edoc

Convergent Evolution within an Adaptive Radiation of Cichlid Fishes

Muschick, Moritz and Indermaur, Adrian and Salzburger, Walter. (2012) Convergent Evolution within an Adaptive Radiation of Cichlid Fishes. Current biology, Vol. 22, H. 24. pp. 2362-2368.

Full text not available from this repository.

Official URL: http://edoc.unibas.ch/dok/A6070368

Downloads: Statistics Overview

Abstract

The recurrent evolution of convergent forms is a widespread phenomenon in adaptive radiations (e.g., [1-9]). For example, similar ecotypes of anoles lizards have evolved on different islands of the Caribbean [2, 6], benthic-limnetic species pairs of stickleback fish emerged repeatedly in postglacial lakes [1, 3], equivalent sets of spider ecomorphs have arisen on Hawaiian islands [7, 8], and a whole set of convergent species pairs of cichlid fishes evolved in East African Lakes Malawi and Tanganyika [10, 11]. In all these cases, convergent phenotypes originated in geographic isolation from each other. Recent theoretical models, however, predict that convergence should be common within species-rich communities [12, 13], such as species assemblages resulting from adaptive radiations. Here, we present the most extensive quantitative analysis to date of an adaptive radiation of cichlid fishes, discovering multiple instances of convergence in body and trophic morphology. Moreover, we show that convergent morphologies are associated with adaptations to specific habitats and resources and that Lake Tanganyika's cichlid communities are characterized by the sympatric occurrence of convergent forms. This prevalent coexistence of distantly related yet ecomorphologically similar species offers an explanation for the greatly elevated species numbers in cichlid species flocks.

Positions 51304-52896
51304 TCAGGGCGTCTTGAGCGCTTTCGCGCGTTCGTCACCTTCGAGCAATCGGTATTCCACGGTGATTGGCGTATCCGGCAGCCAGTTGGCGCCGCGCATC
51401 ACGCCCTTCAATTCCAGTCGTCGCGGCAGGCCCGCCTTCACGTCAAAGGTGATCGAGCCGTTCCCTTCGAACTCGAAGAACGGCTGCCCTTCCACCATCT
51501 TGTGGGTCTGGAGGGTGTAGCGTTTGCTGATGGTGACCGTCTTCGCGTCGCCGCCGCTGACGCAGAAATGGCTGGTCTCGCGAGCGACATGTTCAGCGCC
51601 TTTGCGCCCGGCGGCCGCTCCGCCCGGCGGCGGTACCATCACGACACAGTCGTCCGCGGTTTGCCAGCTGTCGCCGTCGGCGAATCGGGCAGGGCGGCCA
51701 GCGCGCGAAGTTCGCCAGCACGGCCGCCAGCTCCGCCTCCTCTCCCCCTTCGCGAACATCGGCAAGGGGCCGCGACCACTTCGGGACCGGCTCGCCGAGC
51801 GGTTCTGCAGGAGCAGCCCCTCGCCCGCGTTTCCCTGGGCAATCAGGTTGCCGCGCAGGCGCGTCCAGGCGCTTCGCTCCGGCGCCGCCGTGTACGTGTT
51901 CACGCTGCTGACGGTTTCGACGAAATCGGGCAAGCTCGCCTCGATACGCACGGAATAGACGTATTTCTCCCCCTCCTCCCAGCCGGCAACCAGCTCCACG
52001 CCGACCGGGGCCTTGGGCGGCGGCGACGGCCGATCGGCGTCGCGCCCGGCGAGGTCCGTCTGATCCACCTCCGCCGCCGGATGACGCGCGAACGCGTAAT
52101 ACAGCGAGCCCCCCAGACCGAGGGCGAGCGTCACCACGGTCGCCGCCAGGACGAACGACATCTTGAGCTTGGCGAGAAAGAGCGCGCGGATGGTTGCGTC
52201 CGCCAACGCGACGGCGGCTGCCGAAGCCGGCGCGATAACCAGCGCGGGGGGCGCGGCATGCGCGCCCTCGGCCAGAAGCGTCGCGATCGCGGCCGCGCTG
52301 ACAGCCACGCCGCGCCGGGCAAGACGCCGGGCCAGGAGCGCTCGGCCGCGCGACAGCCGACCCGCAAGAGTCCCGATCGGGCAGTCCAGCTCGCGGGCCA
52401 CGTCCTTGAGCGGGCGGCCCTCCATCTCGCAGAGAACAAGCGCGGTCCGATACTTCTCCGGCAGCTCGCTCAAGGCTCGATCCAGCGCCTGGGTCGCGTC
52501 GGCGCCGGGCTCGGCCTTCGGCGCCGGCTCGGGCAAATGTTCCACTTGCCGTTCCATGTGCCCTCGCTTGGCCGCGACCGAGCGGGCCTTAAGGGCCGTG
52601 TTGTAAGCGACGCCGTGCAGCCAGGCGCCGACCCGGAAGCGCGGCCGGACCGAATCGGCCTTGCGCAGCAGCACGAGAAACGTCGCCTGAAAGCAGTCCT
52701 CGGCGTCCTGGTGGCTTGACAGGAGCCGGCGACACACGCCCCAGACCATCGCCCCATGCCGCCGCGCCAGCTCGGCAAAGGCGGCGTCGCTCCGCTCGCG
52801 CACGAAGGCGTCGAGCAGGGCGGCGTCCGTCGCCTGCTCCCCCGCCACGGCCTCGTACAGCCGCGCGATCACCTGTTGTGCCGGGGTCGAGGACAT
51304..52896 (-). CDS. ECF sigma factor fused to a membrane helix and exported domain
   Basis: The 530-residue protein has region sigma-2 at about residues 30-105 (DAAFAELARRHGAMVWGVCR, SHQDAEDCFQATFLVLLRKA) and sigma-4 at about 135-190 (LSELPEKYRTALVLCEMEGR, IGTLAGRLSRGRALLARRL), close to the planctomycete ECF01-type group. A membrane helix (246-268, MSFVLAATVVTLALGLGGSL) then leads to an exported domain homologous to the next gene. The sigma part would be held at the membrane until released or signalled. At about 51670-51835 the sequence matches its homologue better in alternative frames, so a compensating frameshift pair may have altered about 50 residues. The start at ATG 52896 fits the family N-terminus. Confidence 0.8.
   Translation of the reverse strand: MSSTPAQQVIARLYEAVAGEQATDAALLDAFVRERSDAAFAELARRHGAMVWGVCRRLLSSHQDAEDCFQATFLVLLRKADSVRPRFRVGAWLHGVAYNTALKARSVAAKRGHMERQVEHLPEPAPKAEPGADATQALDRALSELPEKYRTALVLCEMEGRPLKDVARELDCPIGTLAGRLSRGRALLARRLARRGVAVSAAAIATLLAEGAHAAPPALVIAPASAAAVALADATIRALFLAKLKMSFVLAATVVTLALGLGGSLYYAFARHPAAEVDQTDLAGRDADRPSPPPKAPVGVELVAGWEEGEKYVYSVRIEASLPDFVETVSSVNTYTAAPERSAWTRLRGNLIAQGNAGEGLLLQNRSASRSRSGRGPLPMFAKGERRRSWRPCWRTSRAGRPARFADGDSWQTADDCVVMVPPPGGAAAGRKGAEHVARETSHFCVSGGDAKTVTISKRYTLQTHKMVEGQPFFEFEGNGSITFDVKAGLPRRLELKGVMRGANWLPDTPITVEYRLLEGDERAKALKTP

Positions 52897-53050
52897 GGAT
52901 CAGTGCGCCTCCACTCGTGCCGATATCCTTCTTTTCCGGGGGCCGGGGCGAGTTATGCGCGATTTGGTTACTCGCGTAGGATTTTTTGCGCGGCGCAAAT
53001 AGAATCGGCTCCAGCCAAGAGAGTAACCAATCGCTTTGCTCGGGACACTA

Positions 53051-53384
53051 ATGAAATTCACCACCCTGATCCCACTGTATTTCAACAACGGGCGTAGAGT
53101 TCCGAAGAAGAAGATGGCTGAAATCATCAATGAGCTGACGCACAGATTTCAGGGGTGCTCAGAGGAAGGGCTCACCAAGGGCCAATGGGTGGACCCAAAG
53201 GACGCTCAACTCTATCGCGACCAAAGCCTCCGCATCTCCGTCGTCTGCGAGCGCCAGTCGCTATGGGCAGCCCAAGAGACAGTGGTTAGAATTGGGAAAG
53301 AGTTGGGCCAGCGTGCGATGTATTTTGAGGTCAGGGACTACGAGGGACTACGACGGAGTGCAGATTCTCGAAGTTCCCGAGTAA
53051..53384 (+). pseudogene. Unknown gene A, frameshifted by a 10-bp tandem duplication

Faculties and Departments:05 Faculty of Science > Departement Umweltwissenschaften > Zoologie > Evolutionary Biology (Salzburger)
UniBasel Contributors:Salzburger, Walter
Item Type:Article, refereed
Article Subtype:Research Article
Bibsysno:Link to catalogue
Publisher:Cell Press
ISSN:0960-9822
Note:Publication type according to Uni Basel Research Database: Journal article
Related URLs:
Identification Number:
Last Modified:21 Jun 2013 12:29
Deposited On:21 Jun 2013 12:27

Repository Staff Only: item control page